Thank God for the small people. Or at least allusions to them. BP Chairman Carl-Henric Svanberg’s gaffe gave Barack Obama a brief reprieve from the pundit pummeling that mostly dismissed his first Oval Office speech as more slick than oil.
But some columnists, Grist’s David Roberts for one, did spot a glint of promise in Obama’s fuzzy language. Roberts liked Obama’s mention of the need to ratchet up investment in energy R&D.
Show me the money: The feds now spend about $5 billion a year on energy research. Sounds like a sweet chunk of change until you realize they’re shelling out $80 billion a year for military R&D. Andrew Revkin, writing in the New York Times Dot Earth blog, feels a serious coin commitment to research is so critical that he dares to raise the specter of a two-cents-per-gallon gasoline tax.
Unfortunately, there don’t seem to be legions of lobbyists out there for innovation (and energy efficiency, for that matter), while there are potent forces fighting on the side of coal companies and utilities, financial institutions eager to trade carbon credits, manufacturers and retailers of today’s consumer products. Can Obama take on that role — championing shifts in investments and priorities that can help build a new generation of scientists, engineers, entrepreneurs, and investors focused on forging an economy and lifestyle for the long haul?
Alms for the poor: Bill Gates followed the same path in a recent Wall Street Journal interview. He’s the lead talking head for the American Energy Innovation Council, a posse of big-name corporate execs pushing the feds to raise their stake to $16 billion a year:
Cheap energy is key to the poor. It’s the price of fertilizer, or getting to the hospital, or getting a C-section at the hospital. The world needs us to lead on [energy research]. Other countries aren’t funding it well, or aren’t equipped to do it.
Feel the pain: That seems to be the best shot at pumping up energy innovation, given that oil companies still feel it makes more financial sense to spend billions in risky, deepwater drilling than in investing heavily in alternative energy. But Anatole Kaletsky, writing for The Australian, argues the time has come to squeeze Big Oil to have a change of its cold, cold heart:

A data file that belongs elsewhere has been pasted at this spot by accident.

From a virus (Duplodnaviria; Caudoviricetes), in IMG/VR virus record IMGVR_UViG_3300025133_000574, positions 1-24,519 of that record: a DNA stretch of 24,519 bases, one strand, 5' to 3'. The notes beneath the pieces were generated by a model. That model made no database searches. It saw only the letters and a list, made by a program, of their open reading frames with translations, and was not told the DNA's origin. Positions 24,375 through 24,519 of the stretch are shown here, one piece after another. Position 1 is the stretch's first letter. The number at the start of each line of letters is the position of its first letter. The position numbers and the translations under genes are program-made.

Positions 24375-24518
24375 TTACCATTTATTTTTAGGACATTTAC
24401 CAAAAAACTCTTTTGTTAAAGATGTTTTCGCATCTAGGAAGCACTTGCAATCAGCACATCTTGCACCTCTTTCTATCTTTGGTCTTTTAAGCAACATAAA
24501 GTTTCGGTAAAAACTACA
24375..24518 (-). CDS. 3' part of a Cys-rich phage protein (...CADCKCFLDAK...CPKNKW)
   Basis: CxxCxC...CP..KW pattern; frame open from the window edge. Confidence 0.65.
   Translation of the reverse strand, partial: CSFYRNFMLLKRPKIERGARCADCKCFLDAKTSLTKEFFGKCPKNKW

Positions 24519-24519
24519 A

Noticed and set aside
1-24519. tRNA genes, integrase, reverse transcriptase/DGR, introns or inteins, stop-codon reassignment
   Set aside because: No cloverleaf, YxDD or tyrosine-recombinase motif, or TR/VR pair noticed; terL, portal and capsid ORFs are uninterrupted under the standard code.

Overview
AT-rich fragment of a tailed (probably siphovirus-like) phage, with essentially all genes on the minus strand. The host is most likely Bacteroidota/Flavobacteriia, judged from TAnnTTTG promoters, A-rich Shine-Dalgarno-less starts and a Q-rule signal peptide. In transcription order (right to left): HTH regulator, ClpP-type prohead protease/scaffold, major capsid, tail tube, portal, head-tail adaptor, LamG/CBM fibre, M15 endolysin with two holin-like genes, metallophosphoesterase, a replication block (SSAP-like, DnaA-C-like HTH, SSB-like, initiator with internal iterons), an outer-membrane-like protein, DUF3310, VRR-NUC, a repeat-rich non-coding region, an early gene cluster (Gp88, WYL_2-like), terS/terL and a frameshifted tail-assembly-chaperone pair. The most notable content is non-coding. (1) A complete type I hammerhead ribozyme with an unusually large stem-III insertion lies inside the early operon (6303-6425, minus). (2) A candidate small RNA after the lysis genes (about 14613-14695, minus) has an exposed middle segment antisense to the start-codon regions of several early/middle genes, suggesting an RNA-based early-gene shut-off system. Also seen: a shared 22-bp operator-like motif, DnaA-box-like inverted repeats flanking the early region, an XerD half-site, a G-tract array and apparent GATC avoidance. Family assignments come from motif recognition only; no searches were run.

The Obama administration’s strategic objective, beyond sealing the gusher and cleaning up the mess, should be ensure that drilling for oil becomes prohibitively expensive. The oilmen and investors must be forced to recognise that the true costs and risks to society of oil exploration are far greater than the costs and risks of investing in alternative energy or nuclear power.
It’s the addiction thing: Then there’s the rest of us. The U.S. burns through an average of almost 18,000 barrels of oil a day, more than double what China, the #2 glutton on the list, consumes. (Check out this graphic in The Guardian to get the not-so-pretty picture.)
Such shiny skin: While almost 70 percent of our oil consumption goes to transportation, we aren’t exactly cutting back on plastic toys, water bottles, or bath oils stinking with petrochemicals. Ronnie Cummins, founder of the Organic Consumers Association, bemoans the presence of BP in our bathrooms.
Does it take a catastrophe like the BP oil spill to remind us of the pressing need to cut our oil consumption? Are people finally outraged enough to stop using petrochemicals to bathe and beautify? Would you be willing to switch to organic cosmetics to save a sea turtle, keep our drinking water safe, and our beaches beautiful?
Oils R’ Us: And the Miami Herald quotes Jorge Pinon, a former BP exec on all little things we do to keep feeding the beast:
Every time I see a new subdivision being built west of the Turnpike, that’s good news for oil. Every time I go by a Toys R Us store, and I see a full parking lot, that is good news for oil.